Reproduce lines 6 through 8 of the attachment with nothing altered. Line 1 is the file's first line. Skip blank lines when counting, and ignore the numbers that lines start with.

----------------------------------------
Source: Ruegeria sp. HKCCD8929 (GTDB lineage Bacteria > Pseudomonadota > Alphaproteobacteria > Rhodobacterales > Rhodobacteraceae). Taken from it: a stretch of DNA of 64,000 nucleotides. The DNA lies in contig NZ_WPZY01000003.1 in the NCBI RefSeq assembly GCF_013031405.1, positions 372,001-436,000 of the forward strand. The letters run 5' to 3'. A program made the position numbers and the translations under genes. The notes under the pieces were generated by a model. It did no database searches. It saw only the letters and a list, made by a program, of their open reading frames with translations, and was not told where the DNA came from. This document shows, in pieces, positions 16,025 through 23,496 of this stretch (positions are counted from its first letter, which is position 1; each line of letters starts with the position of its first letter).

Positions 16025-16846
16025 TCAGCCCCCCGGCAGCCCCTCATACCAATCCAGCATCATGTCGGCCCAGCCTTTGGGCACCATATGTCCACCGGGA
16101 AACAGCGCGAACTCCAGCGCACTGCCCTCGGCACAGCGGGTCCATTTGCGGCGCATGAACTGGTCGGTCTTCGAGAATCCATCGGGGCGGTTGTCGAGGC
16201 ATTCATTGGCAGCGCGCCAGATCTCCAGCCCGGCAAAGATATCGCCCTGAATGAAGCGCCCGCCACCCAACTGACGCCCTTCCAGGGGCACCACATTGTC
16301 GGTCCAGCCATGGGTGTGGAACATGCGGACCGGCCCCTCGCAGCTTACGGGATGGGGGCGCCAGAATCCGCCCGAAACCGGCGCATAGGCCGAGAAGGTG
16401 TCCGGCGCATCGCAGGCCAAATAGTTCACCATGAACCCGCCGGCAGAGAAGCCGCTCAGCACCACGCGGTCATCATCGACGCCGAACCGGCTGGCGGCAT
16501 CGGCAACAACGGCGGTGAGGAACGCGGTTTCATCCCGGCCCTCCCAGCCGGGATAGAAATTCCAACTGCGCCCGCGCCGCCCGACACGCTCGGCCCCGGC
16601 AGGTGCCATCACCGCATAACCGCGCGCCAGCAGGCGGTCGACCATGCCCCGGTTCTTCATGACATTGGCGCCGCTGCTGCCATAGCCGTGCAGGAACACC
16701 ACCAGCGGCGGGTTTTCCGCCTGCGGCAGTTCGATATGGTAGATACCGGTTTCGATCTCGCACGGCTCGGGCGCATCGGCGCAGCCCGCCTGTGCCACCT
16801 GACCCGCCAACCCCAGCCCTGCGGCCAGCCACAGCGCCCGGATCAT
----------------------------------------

16301 GGTCCAGCCATGGGTGTGGAACATGCGGACCGGCCCCTCGCAGCTTACGGGATGGGGGCGCCAGAATCCGCCCGAAACCGGCGCATAGGCCGAGAAGGTG
16401 TCCGGCGCATCGCAGGCCAAATAGTTCACCATGAACCCGCCGGCAGAGAAGCCGCTCAGCACCACGCGGTCATCATCGACGCCGAACCGGCTGGCGGCAT
16501 CGGCAACAACGGCGGTGAGGAACGCGGTTTCATCCCGGCCCTCCCAGCCGGGATAGAAATTCCAACTGCGCCCGCGCCGCCCGACACGCTCGGCCCCGGC